NHL Playoffs 2012: Please Get a Hold of Your Players, Brendan Shanahan!

Fernando LimaContributor IIIApril 17, 2012

DETROIT, MI - APRIL 15: Shea Weber #6 of the Nashville Predators tries to check Henrik Zetterberg #40 of the Detroit Red Wings off the puck in the first period during Game Three of the Western Conference Quarterfinals during the 2012 NHL Stanley Cup Playoffs at Joe Louis Arena on April 15, 2012 in Detroit, Michigan. (Photo by Gregory Shamus/Getty Images)
Gregory Shamus/Getty Images

The number of dangerous hits in this season's NHL playoffs has been second to none.

Today, it was the gutless hit of Raffi Torres on Marian Hossa; before that, Andrew Shaw charged Mike Smith.

Last week, Shea Weber used Henrik Zetterberg's head in an attempt to test the glass resistance, and Carl Hagelin, a Swedish rookie, laid an elbow to Swede Daniel Alfredsson's head.

This year's playoffs is ridden with gutless hits that would be suspension-worthy in the regular season, but have resulted in only light supplemental discipline in the playoffs. I can see that most players mentioned in the incidents above have an impeccable disciplinary record, but player safety should come first. 

Weber was concussed and missed games this season, yet he did not even think before assaulting Zetterberg the way he did. It was a gutless gesture and, in any other context, the police would be involved. What did he get? A $2,500 fine. 

Hagelin took out one of the best ambassadors of the game and one of the most admired superstars in the league when he elbowed Alfredsson. If you watch the video of the incident, you can see that a split second before the hit, Alfie braces himself for the impact, which would've been sufficient if the hit was one within the rules.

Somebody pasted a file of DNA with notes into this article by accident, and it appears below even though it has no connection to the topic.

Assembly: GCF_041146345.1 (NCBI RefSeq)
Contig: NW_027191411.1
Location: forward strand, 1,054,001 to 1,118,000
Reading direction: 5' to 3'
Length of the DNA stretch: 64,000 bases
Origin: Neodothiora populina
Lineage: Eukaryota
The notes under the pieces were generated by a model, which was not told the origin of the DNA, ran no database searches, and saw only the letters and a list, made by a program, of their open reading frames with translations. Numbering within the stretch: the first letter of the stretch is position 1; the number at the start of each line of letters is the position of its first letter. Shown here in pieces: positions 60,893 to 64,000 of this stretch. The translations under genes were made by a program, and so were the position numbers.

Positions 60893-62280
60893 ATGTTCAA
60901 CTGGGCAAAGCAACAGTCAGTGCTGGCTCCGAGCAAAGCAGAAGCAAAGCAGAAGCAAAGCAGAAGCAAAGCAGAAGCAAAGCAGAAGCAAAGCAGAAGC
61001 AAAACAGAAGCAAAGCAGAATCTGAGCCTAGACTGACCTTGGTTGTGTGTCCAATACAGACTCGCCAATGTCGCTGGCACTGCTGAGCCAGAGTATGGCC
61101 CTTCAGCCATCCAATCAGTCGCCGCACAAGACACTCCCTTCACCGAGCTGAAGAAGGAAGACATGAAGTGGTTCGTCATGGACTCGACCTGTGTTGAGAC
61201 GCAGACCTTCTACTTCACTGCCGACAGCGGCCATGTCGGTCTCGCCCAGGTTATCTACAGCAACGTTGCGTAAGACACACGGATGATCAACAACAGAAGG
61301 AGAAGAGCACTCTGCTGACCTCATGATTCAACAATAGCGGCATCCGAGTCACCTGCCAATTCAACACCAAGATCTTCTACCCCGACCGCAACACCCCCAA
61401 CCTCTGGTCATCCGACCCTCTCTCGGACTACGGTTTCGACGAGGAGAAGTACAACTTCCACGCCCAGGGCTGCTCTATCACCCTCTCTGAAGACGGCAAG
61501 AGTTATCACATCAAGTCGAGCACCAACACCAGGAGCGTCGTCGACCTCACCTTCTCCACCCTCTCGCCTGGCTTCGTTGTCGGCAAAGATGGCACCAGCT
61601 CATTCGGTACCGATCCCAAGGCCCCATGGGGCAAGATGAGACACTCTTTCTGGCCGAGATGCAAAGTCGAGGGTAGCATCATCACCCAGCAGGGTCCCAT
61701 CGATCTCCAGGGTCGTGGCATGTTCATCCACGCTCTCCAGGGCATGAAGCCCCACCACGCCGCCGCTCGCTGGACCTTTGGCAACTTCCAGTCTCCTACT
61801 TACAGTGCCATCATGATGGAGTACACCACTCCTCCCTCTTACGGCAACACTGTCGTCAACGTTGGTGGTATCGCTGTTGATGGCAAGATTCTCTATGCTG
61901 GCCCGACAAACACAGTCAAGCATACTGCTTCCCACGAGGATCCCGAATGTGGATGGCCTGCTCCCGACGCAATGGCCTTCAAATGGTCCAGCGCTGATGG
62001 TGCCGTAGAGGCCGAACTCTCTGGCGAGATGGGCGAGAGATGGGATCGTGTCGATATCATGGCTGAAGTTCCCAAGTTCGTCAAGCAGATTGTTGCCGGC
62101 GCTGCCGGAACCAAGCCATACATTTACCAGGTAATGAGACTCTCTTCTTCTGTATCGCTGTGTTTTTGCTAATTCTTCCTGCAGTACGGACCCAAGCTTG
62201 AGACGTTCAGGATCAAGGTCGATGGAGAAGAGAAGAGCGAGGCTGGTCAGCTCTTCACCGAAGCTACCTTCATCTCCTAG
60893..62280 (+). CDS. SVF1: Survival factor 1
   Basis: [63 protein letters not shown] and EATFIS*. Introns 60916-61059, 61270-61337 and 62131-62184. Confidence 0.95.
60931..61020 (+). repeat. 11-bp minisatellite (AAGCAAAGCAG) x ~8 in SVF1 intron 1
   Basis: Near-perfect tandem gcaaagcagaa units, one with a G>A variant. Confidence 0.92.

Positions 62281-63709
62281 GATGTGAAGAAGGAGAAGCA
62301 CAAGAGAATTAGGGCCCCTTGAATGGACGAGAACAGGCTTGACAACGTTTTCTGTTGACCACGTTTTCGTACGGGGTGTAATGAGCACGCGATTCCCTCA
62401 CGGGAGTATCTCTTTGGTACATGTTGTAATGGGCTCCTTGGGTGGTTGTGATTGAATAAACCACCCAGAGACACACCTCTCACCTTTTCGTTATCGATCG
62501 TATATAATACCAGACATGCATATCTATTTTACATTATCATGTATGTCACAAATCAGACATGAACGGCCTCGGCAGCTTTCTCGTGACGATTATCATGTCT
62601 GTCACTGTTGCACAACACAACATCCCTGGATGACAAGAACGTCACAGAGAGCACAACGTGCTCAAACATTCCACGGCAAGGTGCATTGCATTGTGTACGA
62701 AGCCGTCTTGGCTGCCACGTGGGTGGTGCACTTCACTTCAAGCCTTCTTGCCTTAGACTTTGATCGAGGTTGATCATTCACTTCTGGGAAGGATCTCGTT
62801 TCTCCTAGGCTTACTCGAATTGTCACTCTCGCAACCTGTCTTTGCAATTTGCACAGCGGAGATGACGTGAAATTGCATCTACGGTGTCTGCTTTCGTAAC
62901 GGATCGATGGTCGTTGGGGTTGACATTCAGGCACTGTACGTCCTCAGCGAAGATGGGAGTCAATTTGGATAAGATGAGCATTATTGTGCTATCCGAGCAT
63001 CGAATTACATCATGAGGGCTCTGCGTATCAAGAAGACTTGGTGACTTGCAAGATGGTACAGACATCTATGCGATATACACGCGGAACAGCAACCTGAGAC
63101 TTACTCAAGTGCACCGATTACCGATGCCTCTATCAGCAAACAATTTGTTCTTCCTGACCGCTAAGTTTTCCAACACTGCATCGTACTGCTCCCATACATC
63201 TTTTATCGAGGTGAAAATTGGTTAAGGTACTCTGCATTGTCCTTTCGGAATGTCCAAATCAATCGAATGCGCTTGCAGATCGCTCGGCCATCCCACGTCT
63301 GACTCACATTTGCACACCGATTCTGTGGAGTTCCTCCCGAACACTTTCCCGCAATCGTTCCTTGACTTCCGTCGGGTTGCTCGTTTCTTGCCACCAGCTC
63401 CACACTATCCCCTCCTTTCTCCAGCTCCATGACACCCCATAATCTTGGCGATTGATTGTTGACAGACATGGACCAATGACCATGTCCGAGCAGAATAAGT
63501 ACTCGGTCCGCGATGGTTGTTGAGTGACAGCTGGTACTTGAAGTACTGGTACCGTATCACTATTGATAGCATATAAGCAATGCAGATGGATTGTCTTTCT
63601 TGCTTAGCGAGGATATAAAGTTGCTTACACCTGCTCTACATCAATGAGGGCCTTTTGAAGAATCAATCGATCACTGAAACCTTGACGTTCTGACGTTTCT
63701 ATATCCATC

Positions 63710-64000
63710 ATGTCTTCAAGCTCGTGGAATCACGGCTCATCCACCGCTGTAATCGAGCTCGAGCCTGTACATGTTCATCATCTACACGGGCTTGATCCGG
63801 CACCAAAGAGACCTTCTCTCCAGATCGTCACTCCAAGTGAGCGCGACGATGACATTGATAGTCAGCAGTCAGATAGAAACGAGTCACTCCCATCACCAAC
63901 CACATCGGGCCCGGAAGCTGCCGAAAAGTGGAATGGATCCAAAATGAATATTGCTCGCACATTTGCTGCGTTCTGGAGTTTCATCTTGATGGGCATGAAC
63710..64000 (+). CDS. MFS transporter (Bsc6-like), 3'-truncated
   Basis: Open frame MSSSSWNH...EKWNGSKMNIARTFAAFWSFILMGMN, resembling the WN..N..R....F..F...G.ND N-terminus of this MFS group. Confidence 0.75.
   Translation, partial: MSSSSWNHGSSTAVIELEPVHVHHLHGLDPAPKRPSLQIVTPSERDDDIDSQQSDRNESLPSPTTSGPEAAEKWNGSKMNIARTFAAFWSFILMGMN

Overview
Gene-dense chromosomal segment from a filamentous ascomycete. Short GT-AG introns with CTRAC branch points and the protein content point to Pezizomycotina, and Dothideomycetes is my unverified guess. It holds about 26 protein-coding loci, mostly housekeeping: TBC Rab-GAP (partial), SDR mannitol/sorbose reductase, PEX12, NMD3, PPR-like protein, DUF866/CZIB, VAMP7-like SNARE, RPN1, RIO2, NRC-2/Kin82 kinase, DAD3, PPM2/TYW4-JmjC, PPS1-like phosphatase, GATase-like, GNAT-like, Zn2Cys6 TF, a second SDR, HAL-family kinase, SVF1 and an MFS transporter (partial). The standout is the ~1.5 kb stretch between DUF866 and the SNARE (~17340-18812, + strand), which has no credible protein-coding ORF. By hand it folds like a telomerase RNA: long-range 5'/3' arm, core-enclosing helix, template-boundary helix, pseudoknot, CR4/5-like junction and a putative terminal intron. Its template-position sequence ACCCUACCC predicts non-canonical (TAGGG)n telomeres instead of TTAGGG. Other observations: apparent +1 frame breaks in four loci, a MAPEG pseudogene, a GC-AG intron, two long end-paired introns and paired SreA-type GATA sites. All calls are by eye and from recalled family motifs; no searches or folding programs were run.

Today, Torres took the edge too far when he hit Hossa. Steve Downie got a six-game hook when he delivered a hit without his skates on ice. Torres, a player with a history with the disciplinary committee, did not let up in laying a vicious hit on Hossa.

PHILADELPHIA - MAY 07: Marc Savard #91 of the Boston Bruins is a victim of a boarding penalty by Darroll Powe #36 of the Philadelphia Flyers in Game Four of the Eastern Conference Semifinals during the 2010 NHL Stanley Cup Finals at the Wachovia Center on
Bruce Bennett/Getty Images

If it were any other time of the year, such a hit would've been dealt with and harshly by Brendan Shanahan and his cohorts. If they aim to do a better job than Colin Campbell did, they need to start dishing out punishments that might take players out of a whole series.

Campbell's fall started when he couldn't, due to the rules at the time, suspend Matt Cooke for his career-ending hit on Marc Savard.

Will Torres' hit on Hossa end another superstar's career and prompt another change on the disciplinary committee, or will the hockey culture that permits playoff hockey to trump player safety finally change?

I hope it does change. The possible loss of another superstar to a head injury is one too many.